Part of the reason is that there’s less likelihood for recipients to be interested in the products and services of the company, which only makes intuitive sense. But there may be other, more nefarious reasons at work as well.

Ever heard of a click-o-meter? It’s the way some e-mail lists are made to look more effective than they actually are. In its basic form, this is nothing more than people paid to open e-mails with no other interest or intention of further engagement. The more technical way is to have an automated click setting, usually done through a rotation of IP addresses.

To the casual observer, this gives the impression of recipients who are interested in a company’s offer, but the final analysis will show something quite different: near-zero purchases or other relevant actions. The problem is that for many campaigns, ROI will be slow at first, so the grim reality that the company has been punked comes later.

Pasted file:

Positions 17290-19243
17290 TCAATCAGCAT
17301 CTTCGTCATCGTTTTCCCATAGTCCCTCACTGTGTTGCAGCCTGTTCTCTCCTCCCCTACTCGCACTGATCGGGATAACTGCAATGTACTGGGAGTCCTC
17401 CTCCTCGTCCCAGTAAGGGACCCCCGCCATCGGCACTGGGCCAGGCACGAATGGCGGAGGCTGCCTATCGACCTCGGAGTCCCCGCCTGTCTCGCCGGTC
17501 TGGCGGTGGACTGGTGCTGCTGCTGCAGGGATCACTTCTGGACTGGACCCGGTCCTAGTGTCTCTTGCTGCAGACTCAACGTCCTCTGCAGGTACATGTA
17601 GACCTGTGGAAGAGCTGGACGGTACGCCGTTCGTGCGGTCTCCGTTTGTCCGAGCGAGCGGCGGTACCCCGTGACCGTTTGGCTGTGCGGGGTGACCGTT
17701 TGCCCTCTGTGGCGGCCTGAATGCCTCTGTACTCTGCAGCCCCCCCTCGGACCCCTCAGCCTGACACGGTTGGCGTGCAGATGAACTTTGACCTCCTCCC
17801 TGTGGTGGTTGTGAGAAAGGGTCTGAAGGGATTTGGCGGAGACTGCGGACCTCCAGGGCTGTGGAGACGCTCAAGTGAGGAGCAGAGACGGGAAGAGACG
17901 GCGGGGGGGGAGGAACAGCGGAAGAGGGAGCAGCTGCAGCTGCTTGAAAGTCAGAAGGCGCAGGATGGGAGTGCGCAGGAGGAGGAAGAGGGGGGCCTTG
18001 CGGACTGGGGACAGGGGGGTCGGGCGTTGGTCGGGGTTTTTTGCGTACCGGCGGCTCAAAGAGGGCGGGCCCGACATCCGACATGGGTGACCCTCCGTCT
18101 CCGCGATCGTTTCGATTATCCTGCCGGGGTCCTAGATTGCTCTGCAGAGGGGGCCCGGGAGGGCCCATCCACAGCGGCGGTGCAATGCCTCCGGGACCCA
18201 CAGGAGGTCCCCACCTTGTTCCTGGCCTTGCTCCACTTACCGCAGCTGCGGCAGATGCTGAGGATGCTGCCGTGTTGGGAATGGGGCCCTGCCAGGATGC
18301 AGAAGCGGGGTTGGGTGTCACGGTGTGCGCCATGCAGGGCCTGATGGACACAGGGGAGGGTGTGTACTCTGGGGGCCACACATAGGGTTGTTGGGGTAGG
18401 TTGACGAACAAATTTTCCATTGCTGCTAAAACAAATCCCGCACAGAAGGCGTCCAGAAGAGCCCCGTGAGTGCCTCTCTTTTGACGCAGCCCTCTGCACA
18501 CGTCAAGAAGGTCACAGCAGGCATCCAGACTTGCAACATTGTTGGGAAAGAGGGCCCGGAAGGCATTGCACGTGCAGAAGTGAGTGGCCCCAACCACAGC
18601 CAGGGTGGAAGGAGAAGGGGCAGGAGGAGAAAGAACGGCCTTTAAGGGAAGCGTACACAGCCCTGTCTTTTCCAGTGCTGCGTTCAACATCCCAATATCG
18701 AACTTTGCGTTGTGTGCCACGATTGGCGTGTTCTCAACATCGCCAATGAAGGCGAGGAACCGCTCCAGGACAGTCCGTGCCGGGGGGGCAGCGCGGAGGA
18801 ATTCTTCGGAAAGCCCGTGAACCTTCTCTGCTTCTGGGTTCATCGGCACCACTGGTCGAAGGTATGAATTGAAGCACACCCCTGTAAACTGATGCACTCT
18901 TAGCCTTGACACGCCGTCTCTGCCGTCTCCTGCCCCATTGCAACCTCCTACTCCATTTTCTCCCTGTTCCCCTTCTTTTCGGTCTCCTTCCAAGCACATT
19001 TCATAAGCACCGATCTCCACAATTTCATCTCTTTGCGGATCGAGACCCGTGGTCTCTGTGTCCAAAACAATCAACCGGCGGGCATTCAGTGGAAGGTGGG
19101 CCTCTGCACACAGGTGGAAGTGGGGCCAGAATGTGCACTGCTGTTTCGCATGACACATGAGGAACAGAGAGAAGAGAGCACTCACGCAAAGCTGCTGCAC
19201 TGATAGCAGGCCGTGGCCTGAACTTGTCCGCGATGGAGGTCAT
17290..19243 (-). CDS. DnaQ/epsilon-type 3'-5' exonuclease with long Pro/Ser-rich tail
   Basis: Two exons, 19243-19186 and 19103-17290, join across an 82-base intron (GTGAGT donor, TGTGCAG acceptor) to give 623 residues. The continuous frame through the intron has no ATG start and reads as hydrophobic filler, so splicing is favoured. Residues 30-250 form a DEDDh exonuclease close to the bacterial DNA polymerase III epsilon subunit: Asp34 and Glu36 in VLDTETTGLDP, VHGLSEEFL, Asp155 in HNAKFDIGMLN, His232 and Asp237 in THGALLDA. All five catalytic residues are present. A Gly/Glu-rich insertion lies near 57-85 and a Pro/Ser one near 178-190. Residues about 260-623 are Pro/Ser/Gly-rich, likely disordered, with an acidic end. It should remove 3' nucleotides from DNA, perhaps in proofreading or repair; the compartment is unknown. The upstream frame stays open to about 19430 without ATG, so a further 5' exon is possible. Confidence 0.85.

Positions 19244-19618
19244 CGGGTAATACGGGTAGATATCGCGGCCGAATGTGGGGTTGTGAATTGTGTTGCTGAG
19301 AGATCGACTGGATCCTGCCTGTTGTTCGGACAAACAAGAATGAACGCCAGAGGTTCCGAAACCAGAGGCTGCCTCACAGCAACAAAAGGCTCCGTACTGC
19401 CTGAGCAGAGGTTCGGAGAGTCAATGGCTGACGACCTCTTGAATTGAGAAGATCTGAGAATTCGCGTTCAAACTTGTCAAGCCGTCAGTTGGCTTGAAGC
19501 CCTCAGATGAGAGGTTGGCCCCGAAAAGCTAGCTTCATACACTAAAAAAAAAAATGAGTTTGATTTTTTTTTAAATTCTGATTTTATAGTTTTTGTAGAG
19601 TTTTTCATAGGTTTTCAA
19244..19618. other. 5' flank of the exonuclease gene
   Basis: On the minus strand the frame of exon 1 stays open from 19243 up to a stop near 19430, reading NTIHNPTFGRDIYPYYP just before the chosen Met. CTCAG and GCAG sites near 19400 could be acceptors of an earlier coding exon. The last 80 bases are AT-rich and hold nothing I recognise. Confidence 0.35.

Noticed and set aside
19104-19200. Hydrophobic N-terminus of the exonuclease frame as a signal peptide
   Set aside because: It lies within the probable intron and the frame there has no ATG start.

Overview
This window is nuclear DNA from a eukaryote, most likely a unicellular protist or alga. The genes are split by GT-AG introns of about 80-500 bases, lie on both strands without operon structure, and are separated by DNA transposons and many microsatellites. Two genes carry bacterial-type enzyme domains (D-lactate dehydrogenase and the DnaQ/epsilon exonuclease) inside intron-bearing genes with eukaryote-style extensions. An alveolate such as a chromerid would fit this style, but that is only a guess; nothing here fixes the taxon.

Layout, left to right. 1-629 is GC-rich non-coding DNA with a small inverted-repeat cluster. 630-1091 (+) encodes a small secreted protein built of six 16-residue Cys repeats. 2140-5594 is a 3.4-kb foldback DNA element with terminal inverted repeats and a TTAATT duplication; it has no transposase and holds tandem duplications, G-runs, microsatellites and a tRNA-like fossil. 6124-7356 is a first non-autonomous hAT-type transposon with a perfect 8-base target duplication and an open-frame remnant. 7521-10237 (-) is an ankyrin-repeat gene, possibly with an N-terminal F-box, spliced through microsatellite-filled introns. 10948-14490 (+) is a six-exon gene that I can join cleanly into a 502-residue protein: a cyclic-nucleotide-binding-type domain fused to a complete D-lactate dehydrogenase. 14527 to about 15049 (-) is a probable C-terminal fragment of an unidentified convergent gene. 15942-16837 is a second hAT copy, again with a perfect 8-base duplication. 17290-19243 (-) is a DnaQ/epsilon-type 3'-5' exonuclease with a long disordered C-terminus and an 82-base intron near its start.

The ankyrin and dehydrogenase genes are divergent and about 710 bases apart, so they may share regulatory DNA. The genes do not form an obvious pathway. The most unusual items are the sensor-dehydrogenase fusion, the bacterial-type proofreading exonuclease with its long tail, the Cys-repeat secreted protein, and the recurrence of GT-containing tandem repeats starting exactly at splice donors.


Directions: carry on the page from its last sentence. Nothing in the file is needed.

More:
The growth of the autobot click-o-meter phenomenon tracks with the growing interest in purchasing third-party lists based on cost-per-click (CPC) performance rather than on the traditional cost-per-thousand (CPM) basis. Not surprisingly, when list vendors started being asked to sell lists based on a CPC versus CPM basis, for some of them the temptation to “juice the numbers” was too great. And since many of the databases come from other sources and are private-labeled, the problem is perpetrated throughout the system.

Many purchasers have wised up to this issue by settling on one or two list brokers that they know and trust, by asking about the data source, and by asking for client references for the lists in question. If an e-mail database has suddenly changed in pricing from a CPM to a CPC basis, that may be another cause for concern.

Another option is to hire a third-party traffic monitoring service to assist with back-end analyses of e-mail campaigns to see what’s working or not working in specific campaigns and nip any problems in the bud before they do too much damage to a marketing effort.

But like anything else, self-education is critical. Most companies who are victims of fraudulent e-mail practices become so because their staff members are unaware of the potential problems. But the information is out there for the asking, and that knowledge will soon become “intuition” – usually the best predictor of ROI!